Gun Violence is a Public Health Issue
by Jenny Nguyen
As the second-leading cause of death for persons aged 15–24 in the United States, violence is a complex social disease with physical components. It is spread like an infectious disease following pandemic patterns, has an impact on entire communities, and has the potential to be prevented through the power of strong community networks and social services systems that can change outlooks.
Violence is a fascinating intersection between agency and structural factors — an individual’s circumstances may predispose him or her to being more likely to engage in violent activity, but agency will ultimately determine whether those actions are carried out. Consequently, violence should be included under the umbrella of bioethics. Its various dimensions that touch upon bioethical concerns such as informed consent, health literacy, public health ethics, and research ethics make it more difficult to distinguish between what is wrong or right, necessitating the nuanced principles of bioethics.
Much research supports the idea that violence can be learned and spreads like an infectious disease. It is a public health issue and should be addressed using the principles of bioethics. At its surface level, if we apply the “greatest happiness principle” of utilitarianism, violence is bad and therefore results in the opposite of happiness.
Although the individuals performing the aggressive acts may feel some kind of satisfaction from completing such acts, the suffering of those targeted and their families, even communities, will greatly outweigh the amount of joy that such acts confer on the aggressor.
Albert Bandura showed in his Bobo Doll study that children who observed adults acting aggressively towards a Bobo Doll were more likely to act in physically as well as verbally aggressive ways towards the doll. Different variations of the experiment showed that observing the model being rewarded, punished, or receiving no consequence for beating up the Bobo Doll supported Bandura’s social learning theory, in which people learn through observation, imitation, and modeling, in addition to people learning through the rewards or punishments of behaviorism. Interestingly, the observation of the acts of aggression seemed to have a greater impact on children if the person beating up the Bobo Doll was of the same gender. This has implications for the kinds of interventions that will be most effective, such as the Cure Violence program that harvests the power of social networks by having an ex-felon community member influence those in their shoes to prevent violence before it occurs.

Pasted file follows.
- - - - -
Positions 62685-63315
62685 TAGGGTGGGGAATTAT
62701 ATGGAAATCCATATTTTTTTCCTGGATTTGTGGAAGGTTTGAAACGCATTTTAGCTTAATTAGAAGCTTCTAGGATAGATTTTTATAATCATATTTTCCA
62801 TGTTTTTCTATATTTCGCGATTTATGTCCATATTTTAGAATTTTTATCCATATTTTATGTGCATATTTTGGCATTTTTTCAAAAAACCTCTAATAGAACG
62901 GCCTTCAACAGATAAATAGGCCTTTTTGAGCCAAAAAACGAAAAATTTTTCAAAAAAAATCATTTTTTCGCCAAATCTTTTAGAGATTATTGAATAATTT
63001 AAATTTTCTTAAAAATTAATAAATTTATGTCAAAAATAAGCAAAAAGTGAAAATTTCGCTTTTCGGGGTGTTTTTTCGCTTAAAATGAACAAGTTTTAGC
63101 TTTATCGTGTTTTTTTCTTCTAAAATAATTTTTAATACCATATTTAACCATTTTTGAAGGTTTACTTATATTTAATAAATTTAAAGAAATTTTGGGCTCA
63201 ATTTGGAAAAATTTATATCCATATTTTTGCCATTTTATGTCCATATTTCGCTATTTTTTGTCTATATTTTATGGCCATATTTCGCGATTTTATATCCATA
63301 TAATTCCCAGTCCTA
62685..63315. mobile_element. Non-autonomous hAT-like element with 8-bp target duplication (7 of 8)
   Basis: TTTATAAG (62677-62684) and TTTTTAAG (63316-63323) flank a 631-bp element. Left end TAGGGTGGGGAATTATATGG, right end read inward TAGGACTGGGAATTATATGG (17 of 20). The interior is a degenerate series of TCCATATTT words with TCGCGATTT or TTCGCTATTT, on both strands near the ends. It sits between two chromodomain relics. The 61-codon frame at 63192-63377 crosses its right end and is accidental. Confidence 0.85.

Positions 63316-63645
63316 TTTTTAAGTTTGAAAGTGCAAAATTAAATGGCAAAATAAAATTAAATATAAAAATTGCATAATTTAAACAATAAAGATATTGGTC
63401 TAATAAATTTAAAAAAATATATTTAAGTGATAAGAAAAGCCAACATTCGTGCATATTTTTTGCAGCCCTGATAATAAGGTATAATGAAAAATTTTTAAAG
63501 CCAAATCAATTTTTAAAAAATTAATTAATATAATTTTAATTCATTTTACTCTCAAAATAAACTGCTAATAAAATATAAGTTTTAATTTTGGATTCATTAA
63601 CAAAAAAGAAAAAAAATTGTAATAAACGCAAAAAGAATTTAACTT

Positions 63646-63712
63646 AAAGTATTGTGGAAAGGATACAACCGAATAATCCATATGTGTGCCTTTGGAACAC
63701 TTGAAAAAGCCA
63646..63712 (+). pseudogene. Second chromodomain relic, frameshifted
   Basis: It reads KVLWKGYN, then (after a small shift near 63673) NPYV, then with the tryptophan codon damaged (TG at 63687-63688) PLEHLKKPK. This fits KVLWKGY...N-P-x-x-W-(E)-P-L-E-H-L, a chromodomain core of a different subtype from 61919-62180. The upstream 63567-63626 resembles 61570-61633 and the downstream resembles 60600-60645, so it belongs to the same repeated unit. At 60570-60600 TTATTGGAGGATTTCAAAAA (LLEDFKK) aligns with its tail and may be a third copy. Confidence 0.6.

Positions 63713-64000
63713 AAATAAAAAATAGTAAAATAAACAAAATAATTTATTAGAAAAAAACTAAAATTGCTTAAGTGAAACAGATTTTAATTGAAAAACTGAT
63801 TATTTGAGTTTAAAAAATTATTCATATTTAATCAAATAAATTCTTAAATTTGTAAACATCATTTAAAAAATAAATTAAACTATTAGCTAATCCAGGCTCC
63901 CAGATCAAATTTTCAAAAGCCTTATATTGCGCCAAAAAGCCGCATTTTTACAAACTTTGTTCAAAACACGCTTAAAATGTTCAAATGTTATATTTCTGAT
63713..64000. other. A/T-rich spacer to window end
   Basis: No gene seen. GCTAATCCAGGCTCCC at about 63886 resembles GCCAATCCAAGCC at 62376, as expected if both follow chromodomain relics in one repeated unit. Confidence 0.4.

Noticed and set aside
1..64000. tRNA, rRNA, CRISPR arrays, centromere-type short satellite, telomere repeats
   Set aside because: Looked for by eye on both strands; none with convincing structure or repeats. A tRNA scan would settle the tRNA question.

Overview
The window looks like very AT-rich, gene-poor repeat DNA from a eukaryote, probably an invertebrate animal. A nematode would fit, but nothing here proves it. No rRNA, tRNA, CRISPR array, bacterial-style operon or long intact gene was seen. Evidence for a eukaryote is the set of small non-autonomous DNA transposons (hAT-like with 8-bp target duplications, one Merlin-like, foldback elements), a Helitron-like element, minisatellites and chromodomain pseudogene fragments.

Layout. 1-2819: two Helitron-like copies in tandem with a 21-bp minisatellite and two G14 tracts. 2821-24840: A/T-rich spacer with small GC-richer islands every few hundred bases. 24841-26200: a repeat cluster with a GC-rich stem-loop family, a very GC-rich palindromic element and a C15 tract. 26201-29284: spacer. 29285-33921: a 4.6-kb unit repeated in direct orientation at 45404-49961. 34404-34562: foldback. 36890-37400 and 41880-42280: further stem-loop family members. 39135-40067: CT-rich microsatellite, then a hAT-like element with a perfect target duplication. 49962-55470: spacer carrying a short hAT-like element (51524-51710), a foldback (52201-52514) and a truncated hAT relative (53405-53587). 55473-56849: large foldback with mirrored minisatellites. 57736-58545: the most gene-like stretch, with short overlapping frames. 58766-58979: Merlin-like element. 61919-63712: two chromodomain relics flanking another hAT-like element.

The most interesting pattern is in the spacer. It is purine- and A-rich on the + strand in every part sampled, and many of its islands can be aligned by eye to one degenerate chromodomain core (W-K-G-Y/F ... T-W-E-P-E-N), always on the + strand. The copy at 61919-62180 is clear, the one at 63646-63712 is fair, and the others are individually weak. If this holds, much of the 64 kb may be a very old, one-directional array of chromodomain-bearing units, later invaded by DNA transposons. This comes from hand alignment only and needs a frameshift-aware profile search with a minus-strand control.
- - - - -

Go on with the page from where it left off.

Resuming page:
The consequences of violence are heavy and diverse, ranging from increased violence in individuals and future generations of their families to invoking fear in the communities in which the violent acts occur. Not only is violence a consequentialist bioethics issue, it also involves the four principles of principlism — autonomy, beneficence, non-maleficence, and justice. Individuals are capable of making their own decisions, and we want to encourage behaviors that benefit individuals without harming them. From a social justice point of view that promotes solidarity, everyone should have a right to not experiencing violence because it has various detrimental consequences.
As discussed earlier, violence can increase the likelihood of others becoming violent whether it is family members or community members. Looking downstream, this could lead to the children of violent individuals being more likely to be incarcerated, and the negative effects that incurs. However, violence not only impacts development, it also influences social, physical, and mental well-being. People (whether victims or aggressors) can feel withdrawn from society, feel stigmatized, and be bruised (emotionally and physically). Taken together, these greatly decrease one’s quality of life and prevents an individual from becoming a valuable functioning member of society. Taken at a larger scale, this impacts communities’ progress as a whole for further generations.
Following the perspective of deontology, it should be our duty to prevent violence. The consequences of violence are vastly detrimental, and the motives behind acts of aggression are often vengeful and hateful. Furthermore, the second interpretation of Kant’s Categorical Imperative, also known as the “Practical Imperative” states that there are certain ways that we must not treat people no matter how much utility could be produced by treating them in those ways. Although violence could be used in many settings (for revenge, to punish criminals, to teach people lessons, etc.) to further people’s goals, we should never treat humanity simply as a means.
I consider violence to be an issue that should be addressed using bioethics. Everyone should have the right to a safe, nurturing environment that will help them achieve their goals, and bioethics will be key to that. By mining the power of social networks and social learning to engage valuable community members, we could create sustainable programs to prevent violence. Community engagement can be empowering, fostering minds and creating tools to end the cycle of violence as well as the struggles that accompany it. It certainly will not be an easy task, but the benefits would be tremendous and incredibly worthwhile!
Jenny Nguyen is a MD/MA in Urban Bioethics student at the Lewis Katz School of Medicine at Temple University. She graduated from Yale University in 2016 with a degree in Molecular Biophysics and Biochemistry. Jenny is from New York.